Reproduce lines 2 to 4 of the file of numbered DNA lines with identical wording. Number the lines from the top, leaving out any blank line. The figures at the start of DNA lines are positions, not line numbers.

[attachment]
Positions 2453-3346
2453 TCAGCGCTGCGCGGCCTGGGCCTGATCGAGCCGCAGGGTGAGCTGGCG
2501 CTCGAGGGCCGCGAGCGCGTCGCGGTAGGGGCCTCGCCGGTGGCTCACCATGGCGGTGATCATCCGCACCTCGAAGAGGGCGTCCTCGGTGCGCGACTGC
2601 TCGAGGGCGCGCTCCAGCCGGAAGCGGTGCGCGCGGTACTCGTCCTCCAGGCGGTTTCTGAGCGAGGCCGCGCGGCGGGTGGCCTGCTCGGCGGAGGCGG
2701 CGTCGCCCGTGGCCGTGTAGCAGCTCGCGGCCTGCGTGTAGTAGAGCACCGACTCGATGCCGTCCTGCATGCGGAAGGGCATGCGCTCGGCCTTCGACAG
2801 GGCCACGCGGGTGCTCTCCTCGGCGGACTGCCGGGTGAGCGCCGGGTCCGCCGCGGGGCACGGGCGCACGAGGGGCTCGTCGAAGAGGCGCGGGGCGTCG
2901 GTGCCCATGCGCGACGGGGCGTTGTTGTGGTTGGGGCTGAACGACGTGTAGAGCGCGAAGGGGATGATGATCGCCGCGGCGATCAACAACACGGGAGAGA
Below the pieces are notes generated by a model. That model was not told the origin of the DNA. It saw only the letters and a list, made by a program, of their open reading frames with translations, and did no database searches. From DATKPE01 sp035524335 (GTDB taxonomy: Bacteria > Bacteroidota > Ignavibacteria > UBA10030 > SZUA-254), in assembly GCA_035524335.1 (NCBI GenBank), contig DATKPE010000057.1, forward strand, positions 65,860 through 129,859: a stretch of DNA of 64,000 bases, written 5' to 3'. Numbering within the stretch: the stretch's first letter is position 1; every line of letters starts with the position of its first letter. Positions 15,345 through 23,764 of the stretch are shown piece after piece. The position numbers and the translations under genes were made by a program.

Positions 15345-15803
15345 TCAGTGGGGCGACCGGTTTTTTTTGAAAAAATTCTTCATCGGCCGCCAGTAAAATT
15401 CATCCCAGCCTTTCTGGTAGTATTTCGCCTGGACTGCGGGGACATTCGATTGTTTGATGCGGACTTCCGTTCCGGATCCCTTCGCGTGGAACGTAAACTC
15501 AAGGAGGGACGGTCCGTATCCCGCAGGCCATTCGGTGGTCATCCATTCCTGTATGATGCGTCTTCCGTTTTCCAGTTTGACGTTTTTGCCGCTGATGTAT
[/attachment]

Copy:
2453 TCAGCGCTGCGCGGCCTGGGCCTGATCGAGCCGCAGGGTGAGCTGGCG
2501 CTCGAGGGCCGCGAGCGCGTCGCGGTAGGGGCCTCGCCGGTGGCTCACCATGGCGGTGATCATCCGCACCTCGAAGAGGGCGTCCTCGGTGCGCGACTGC
2601 TCGAGGGCGCGCTCCAGCCGGAAGCGGTGCGCGCGGTACTCGTCCTCCAGGCGGTTTCTGAGCGAGGCCGCGCGGCGGGTGGCCTGCTCGGCGGAGGCGG